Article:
Occupational exposure during pregnancy and the risk of hay fever in 7-year-old children

Authors


  • Authorship and contributorship

    Berit Hvass Christensen: Selection of data from Danish National Birth Cohort (DNBC), performing statistical analyses, writing of article text and tables. Ane Marie Thulstrup: Supervision of statistical analyses, revision of article text. Kirsten Skamstrup Hansen: Revision of text. Lars Rauff Skadhauge: Revision of text. Karin Sørig Hougaard: Revision of text. Vivi Schlünssen: Main reviser of text and tables.

  • Ethics

    All participants from the DNBC provided written consent. The study was approved by all of the scientific ethics committees in Denmark and by the Danish Data Protection Board.

  • Conflict of interest

    The authors have stated explicitly that there are no conflicts of interest in connection with this article.

Correspondence

Berit Hvass Christensen, MD, Section of Environmental and Occupational Medicine, Department of Public Health, Aarhus University, Bartholins Allé 2, Bg 1260, 8000 Aarhus C, Denmark.

Tel: +45 8942 6153

Fax: +45 8942 6199

email: bvch@mil.au.dk

Abstract

Objectives

The prevalence of allergic diseases including hay fever has increased in the last decades, especially in Westernised countries. The aim of this study was to analyse whether occupational exposure during pregnancy is associated with development of hay fever in 7-year-old Danish children.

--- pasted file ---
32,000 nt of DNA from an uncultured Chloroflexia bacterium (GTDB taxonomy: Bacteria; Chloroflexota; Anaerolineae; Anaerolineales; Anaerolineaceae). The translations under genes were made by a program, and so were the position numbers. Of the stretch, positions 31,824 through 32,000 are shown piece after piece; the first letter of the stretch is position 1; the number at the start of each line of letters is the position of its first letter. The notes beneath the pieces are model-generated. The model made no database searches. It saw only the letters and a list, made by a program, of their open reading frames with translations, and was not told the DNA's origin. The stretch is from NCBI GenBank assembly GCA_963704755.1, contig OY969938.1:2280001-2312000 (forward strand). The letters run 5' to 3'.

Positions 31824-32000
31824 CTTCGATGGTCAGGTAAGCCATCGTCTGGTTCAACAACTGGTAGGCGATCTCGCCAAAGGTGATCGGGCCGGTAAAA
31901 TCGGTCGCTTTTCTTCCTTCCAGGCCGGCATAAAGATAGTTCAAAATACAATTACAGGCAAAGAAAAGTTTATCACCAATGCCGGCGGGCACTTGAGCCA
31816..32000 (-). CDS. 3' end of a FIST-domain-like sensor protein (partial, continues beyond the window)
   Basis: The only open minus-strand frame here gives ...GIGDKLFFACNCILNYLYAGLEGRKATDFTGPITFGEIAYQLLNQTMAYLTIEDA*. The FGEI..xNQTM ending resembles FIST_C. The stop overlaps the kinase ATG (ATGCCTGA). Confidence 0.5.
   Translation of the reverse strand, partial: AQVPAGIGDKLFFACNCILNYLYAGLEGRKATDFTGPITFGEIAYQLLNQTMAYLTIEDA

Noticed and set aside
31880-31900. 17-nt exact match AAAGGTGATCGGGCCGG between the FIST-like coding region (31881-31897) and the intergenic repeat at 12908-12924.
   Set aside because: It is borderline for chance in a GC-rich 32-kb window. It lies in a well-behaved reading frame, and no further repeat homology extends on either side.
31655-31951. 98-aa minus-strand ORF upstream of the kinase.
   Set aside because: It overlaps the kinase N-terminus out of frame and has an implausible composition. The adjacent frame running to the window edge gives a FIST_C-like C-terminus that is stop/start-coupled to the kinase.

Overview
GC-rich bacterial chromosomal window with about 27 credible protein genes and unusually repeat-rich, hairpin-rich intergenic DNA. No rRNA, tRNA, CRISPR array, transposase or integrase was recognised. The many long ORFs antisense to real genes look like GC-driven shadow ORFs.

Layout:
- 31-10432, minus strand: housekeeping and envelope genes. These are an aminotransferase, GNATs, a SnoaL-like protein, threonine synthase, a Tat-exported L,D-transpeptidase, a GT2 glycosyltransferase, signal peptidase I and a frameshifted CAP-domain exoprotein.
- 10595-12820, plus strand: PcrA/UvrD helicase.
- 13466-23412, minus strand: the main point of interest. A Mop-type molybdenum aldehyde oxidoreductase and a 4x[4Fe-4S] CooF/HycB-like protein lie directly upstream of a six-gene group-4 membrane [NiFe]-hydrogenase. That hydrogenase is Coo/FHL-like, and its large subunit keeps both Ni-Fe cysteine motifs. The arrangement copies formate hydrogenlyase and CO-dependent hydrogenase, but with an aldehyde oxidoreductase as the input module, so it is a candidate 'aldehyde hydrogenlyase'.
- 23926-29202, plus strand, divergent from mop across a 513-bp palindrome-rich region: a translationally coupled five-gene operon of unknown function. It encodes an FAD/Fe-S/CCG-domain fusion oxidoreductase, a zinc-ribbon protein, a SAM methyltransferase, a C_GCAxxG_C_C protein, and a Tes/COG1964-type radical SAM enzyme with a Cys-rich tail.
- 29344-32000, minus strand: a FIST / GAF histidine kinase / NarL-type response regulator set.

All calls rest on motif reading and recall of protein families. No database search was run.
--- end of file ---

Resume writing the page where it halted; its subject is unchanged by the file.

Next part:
Methods

A total of 42 696 women and their children from the Danish National Birth Cohort were categorised according to maternal occupational exposure. Exposure information was obtained by combining job title in pregnancy with a commonly used asthma Job Exposure Matrix. Information on hay fever in the child was obtained by an internet questionnaire at follow-up at 7 years of age.

Results

Adjusted logistic regression analyses showed no significant association between maternal occupational exposure during pregnancy and hay fever among the 7-year-old children. Stratifying for atopic status in the children did not change the results. The prevalence of hay fever was 10.0% in the atopic children compared with 3.6% in the non-atopic children. Maternal atopic disposition increased the risk of hay fever in the offspring, odds ratio (OR) 2.49 [95% confidence interval (CI) 2.26; 2.74]. Rural residence during pregnancy decreased the risk for hay fever [OR 0.74 (95% CI 0.59; 0.92)] as did parity, OR 0.72 (95% CI 0.66; 0.80) and 0.70 (95% CI 0.48; 1.00) for 2nd and 3rd child, respectively, compared with the firstborn child.

Conclusion

The results suggest that occupational exposure among pregnant women in Denmark is not a risk factor for hay fever among young children.

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